This research study was a constructivist case study designed to elicit the strategies utilized by African refugees and immigrant students in order to persist in their post-secondary career and technical education programs. The eleven students interviewed were currently enrolled in or recently graduated from a technical college in a suburb of the Twin Cities.
The interview questions focused on the strategies these students have employed in order to persist academically: Which programs and/or services were utilized? What support networks were found to be beneficial? What kept these students motivated to continue in their studies? The findings which emerged from the analysis of the interviews indicate that the students felt challenged by the academic nature of the English language utilized in the classroom and course material as well as the time required to comprehend the course material. The students had little hesitation when asking for assistance from their instructors or lab assistants; however they tended not to use most of the academic and social programs and services offered on campus or in the community.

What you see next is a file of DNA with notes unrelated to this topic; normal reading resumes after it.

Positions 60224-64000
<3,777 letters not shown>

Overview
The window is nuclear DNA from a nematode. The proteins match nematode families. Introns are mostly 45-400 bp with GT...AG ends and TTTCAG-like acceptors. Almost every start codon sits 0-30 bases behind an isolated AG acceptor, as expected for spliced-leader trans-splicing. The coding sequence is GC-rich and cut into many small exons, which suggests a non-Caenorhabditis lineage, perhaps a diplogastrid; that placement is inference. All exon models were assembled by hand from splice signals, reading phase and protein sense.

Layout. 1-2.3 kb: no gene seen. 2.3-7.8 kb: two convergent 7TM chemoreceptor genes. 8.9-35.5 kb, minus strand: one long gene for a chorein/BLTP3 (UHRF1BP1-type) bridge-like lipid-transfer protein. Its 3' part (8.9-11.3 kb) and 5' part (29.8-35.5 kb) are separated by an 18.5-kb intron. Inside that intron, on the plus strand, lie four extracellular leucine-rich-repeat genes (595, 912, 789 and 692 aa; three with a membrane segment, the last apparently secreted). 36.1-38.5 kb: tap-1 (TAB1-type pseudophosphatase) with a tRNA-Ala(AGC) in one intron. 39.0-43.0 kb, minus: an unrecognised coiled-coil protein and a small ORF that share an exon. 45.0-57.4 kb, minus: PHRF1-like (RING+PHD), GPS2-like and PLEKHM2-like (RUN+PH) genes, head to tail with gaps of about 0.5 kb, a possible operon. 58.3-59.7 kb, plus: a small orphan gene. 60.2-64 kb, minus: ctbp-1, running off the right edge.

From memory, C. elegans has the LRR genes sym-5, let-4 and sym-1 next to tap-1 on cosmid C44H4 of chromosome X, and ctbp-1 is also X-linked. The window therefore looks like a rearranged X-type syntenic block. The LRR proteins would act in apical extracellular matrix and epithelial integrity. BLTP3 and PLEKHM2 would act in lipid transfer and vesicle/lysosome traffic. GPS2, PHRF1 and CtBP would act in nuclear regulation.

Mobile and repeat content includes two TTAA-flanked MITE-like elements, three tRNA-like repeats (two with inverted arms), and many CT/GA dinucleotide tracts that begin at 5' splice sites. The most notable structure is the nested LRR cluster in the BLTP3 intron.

Each student mentioned having a busy life due to juggling multiple life-roles, but few knew how to effectively manage their time. Finally the students reported receiving encouragement from many sources which kept them motivated to persist. These findings had two main implications: critical thinking skills were not being developed and there may be a reliance on impractical strategies.
Several recommendations include (a) encourage students to be more proactive in initiating conversation with their U.S.-born classmates, (b) utilize lab assistants to help with the development of critical thinking skills, (c) hire non-U.S.-born peer-tutors, (d) offer summer bridge courses to teach background scientific concepts and technical vocabulary, and (e) develop an information scavenger hunt to introduce on-campus resources. Recommendations for future research include expanding this study to include other demographics to gain a better understanding of the persistence strategies utilized in post-secondary career and technical education.
University of Minnesota Ed.D. dissertation. May 2013. Major: Work and Human Resource Education. Advisor: Rosemarie J. Park. 1 computer file (PDF); ix, 193 pages, appendices A-F.
Prokop, Pamela Ann.
Strategies utilized by African refugee and immigrant students in order to persist in post-secondary career and technical education programs.
Retrieved from the University of Minnesota Digital Conservancy,
Content distributed via the University of Minnesota's Digital Conservancy may be subject to additional license and use restrictions applied by the depositor.